Another decent option if you can’t afford to shop in refill stores is buying in bulk. This can often be cheaper at places like Grape Tree. As much as I would love to, I am currently not in the position financially to shop in the refill store nearest to me so when I need things such as sesame seeds for my hummus recipe I will order the 1kg bag. This reduces plastic compared to if I were to buy the 140g bags from other shops and also works out cheaper per kg.

I would always recommend shopping in a refill store if you can because they are run by people who have taken time and effort to research the products they sell you. This means that you can be sure of the ethical standards of the companies they are stocking and also it is great to support your local businesses. However, if you can’t afford to, don’t let this stop you from reducing your waste. Or even worse, don’t shop there and break the bank over it because part of being sustainable is ensuring you are sustainable with your money too.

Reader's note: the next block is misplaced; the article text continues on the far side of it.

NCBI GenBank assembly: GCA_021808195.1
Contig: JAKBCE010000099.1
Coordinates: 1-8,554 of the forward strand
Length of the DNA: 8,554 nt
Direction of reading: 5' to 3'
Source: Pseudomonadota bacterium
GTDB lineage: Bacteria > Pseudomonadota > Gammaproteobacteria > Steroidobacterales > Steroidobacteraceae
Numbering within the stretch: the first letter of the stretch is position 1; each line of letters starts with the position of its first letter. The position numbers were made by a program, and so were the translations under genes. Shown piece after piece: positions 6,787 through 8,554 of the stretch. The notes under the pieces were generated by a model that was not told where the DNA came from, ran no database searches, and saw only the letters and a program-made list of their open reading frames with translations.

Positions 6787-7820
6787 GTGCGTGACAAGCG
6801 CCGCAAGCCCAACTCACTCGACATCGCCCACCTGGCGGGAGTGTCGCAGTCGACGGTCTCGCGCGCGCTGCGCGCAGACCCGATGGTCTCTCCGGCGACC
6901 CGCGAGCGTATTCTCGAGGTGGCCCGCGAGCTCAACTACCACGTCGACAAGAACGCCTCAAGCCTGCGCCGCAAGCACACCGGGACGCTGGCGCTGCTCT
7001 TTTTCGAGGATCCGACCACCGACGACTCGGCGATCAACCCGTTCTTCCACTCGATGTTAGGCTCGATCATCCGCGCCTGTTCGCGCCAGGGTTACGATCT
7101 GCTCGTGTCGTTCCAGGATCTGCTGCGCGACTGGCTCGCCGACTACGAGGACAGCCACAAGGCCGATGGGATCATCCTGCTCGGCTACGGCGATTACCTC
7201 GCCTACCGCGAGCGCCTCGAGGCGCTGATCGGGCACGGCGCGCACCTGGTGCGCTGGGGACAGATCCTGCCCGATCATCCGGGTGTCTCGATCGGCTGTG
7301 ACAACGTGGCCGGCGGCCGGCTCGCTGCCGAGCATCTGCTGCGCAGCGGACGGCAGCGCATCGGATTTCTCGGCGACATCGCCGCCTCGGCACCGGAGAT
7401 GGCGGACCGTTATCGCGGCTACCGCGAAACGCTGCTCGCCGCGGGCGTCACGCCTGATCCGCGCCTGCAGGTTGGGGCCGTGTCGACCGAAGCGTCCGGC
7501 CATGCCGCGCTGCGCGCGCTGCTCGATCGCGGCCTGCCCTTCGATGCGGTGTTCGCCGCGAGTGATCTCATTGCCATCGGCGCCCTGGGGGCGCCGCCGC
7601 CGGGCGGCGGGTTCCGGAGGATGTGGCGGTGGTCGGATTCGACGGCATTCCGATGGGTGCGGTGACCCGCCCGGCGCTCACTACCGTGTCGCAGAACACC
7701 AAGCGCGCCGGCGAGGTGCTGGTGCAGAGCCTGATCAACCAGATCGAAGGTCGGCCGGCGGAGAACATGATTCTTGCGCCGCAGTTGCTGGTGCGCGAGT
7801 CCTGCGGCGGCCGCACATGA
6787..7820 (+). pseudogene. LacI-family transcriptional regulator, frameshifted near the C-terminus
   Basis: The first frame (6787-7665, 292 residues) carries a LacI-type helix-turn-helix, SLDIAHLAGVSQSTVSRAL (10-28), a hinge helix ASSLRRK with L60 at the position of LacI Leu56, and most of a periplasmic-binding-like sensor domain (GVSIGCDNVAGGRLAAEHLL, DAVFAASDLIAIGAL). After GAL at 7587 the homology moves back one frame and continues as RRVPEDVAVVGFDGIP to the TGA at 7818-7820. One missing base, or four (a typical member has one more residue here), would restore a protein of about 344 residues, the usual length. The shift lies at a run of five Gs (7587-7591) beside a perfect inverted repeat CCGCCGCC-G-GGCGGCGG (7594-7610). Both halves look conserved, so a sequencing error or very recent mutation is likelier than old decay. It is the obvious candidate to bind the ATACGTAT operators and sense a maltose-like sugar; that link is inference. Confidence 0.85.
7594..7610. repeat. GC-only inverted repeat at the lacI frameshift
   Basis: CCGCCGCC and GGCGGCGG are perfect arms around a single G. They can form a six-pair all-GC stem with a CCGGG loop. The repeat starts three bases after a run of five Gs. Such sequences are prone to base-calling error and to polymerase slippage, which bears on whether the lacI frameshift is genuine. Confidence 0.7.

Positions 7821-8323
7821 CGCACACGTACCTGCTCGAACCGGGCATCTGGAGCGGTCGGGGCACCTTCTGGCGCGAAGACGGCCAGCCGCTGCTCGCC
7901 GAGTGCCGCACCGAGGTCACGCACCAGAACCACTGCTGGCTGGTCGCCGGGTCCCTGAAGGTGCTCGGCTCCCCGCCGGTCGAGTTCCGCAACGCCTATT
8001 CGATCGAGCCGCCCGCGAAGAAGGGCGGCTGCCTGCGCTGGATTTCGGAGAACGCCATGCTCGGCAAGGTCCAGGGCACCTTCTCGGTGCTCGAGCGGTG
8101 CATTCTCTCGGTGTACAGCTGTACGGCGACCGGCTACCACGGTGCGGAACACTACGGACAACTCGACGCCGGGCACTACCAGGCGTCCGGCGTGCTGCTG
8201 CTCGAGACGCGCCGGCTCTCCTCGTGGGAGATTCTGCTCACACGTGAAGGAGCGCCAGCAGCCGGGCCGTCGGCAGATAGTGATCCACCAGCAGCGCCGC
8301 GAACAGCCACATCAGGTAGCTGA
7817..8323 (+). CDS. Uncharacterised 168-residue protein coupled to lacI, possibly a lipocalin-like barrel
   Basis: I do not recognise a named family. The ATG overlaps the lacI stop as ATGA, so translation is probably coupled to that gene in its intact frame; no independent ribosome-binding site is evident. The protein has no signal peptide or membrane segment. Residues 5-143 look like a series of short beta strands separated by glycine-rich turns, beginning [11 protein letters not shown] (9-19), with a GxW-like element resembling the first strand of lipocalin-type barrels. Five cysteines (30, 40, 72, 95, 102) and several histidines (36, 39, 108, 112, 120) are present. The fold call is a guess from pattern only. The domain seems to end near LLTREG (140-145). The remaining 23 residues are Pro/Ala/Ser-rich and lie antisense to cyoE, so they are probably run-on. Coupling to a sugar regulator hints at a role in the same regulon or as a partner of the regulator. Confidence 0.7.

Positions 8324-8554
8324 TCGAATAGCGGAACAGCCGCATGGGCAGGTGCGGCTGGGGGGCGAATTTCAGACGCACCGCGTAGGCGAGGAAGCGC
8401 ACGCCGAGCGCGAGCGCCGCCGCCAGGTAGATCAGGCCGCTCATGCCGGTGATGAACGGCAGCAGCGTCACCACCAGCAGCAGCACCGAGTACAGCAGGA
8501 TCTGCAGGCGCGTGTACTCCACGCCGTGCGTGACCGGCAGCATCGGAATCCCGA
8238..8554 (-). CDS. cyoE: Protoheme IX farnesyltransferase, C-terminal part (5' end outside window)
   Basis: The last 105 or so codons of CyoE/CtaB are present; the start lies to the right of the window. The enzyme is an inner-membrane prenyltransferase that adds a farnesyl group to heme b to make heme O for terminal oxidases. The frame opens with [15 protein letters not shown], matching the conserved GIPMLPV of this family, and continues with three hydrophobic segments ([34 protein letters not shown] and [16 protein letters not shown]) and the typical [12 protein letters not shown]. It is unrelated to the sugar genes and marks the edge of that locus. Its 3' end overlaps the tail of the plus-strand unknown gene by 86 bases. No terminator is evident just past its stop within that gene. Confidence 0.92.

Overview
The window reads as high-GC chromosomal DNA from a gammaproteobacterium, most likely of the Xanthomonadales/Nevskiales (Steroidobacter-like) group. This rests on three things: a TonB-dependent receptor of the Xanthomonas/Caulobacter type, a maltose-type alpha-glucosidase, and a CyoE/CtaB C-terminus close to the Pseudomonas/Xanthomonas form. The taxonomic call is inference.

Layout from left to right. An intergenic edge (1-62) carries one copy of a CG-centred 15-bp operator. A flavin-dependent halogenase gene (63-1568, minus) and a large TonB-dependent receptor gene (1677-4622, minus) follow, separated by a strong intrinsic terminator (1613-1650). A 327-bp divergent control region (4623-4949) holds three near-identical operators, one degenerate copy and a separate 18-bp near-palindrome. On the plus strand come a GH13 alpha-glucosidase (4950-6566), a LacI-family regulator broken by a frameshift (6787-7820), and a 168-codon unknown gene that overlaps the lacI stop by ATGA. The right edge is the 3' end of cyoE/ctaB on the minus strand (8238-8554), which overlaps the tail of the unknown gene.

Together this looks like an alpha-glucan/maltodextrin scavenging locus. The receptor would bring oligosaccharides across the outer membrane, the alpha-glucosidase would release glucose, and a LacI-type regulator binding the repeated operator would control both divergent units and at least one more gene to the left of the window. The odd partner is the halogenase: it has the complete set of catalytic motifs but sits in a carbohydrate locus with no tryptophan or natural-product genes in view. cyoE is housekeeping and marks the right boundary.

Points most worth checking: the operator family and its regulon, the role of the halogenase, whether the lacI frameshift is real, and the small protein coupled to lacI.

Expecting everything to be aesthetically pleasing

While I secretly enjoy the jar of black sludge that I keep on the top of my cupboard (AKA banana skin fertiliser), if I am being honest it looks a bit grim. There are so many images you can access online of the “perfect” pantry with matching containers and all neatly labelled but this isn’t most zero-wasters reality.

Personally, I love saving the jars from just about anything (even picking up a few on Olio) and re-purposing them. This means that I have jars on my baking shelves that have plenty of pictures of olives on the top! Let’s be honest, does it matter? No. Sure it would be lovely if they all matched, had pretty lids and didn’t have sharpie scribbles on them but for me it’s more important that I am reusing what I already have and know what white powder I am tipping into my cakes. Yesterday, we were making cupcakes and my boyfriend picked up a jar of breadcrumbs mistaking them for brown sugar. Thank goodness they were labelled or that would have been an interesting batch of cakes!